Here are nine things to keep in mind when looking for storage.

  1. Do I Need It?
    When you're considering storage, you should always be asking yourself if you really need it – why pay to store something you rarely use, and will likely never use in the future?

    Ask yourself these questions:
    • Do I have a need for it?
    • Will I ever use it in the future?
    • When'd I last use it?
    • Does it contain any sentimental value for me? How much is that worth to me?


  2. Storage Options?
    There are basically three:

    Movers offer storage services, which is nice because a single entity takes care of the move and storage, saving you time and effort. The moving companies generally move the items into storage, and then deliver them to you when you request them.

    In self-storage, you do all the work: loading a truck and unloading your goods at the storage facility into a storage container.

    Mobile storage is another offering: a large container is dropped off at your home or business, you load it, and it is stored either on your property, or at a large storage facility. However, you might not be able to access it as frequently as you can self-storage, or might need to make an appointment to do so.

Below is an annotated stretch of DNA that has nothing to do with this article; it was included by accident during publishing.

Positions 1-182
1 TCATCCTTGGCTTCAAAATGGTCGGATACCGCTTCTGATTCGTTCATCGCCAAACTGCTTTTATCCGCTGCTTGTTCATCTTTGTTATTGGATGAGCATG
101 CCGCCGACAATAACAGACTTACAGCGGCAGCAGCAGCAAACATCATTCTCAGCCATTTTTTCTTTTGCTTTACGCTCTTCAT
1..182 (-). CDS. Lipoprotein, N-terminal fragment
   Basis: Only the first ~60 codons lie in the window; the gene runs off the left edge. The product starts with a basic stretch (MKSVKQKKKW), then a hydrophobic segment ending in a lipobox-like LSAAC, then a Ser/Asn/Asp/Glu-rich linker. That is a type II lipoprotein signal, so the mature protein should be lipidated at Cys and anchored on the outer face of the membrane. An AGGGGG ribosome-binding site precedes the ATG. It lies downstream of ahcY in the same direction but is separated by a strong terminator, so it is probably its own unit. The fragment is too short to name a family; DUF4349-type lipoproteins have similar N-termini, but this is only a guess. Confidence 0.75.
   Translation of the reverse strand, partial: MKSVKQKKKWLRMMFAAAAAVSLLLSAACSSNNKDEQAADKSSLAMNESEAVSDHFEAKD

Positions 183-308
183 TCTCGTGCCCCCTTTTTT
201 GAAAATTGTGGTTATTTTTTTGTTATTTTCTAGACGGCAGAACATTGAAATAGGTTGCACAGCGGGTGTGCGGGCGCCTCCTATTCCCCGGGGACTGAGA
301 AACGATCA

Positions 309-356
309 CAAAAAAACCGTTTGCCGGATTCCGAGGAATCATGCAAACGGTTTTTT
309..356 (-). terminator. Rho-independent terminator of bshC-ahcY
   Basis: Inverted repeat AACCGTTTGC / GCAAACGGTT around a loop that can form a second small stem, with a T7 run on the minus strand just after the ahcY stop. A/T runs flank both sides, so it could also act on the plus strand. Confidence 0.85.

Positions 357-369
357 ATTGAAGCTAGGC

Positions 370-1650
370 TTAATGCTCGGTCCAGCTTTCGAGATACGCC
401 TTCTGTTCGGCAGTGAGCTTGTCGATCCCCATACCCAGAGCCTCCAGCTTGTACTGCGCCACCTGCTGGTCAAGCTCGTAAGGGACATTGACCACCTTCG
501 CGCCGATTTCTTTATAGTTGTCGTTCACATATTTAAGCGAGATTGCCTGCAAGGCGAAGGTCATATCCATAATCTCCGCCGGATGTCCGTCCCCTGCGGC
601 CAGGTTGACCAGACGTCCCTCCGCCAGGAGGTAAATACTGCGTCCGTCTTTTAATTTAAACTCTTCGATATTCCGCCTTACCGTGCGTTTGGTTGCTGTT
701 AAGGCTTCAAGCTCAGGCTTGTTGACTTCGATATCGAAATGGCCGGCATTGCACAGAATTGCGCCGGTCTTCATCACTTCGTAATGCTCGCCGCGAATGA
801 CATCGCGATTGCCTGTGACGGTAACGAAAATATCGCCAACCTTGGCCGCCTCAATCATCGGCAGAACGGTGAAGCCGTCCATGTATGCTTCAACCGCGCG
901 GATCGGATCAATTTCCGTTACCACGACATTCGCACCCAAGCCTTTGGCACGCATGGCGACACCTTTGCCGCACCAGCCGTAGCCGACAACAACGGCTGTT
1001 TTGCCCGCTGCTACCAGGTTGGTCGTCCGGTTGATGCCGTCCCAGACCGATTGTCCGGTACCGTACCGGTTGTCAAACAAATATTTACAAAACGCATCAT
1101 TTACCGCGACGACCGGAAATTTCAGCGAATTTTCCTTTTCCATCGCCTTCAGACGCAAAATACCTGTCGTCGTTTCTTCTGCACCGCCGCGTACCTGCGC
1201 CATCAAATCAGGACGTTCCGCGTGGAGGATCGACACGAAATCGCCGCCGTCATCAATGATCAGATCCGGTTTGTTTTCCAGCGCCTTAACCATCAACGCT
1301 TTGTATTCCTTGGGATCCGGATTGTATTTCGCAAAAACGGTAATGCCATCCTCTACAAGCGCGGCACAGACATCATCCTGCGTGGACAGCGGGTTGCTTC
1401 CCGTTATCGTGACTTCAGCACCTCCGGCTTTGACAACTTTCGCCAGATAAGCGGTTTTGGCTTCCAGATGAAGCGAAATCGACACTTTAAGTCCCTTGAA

3. How Much Space?
    If you explain what you have to store, the storage companies are generally very good about explaining what size is best for you.

  4. What Can I Store?
    It's more simple to list the things you can not store: perishable food (it will attract pests), combustible materials, plants, high-value items and firearms. Ask your storage company about specific restricted items for storage.

  5. Cost?
    The price depends on size, storage period, special needs, and the facilities' own special offers. Special offers will be fewer during busy periods, and facilities will try to offer incentives to have you commit to a longer rental period.

    Also keep in mind security, not just price.

  6. Insurance Coverage?
    Storage facilities have offer their own insurance, but find out about the facility's coverage in case of fire, flood, etc., and be sure you understand how the insurance they offer will cover damage. Also, ask your own agent to see if you renters insurance or homeowners insurance will cover you.

  7. Location Is Key
    If you'll need to access it frequently, consider a facility close to home. This will save money and time.

    With all options, take note of access times for your stuff. Some facilities offer 24-hour access, others have more normal business hours, and some facilities, like mobile storage centers, require special notice to access your unit.

  8. Security
    How does the storage facility plan to protect your goods? Are the security measures different during regular business hours vs. after-hours? What kind of neighborhood is the storage facility in? Would you be comfortable visiting during off-hours?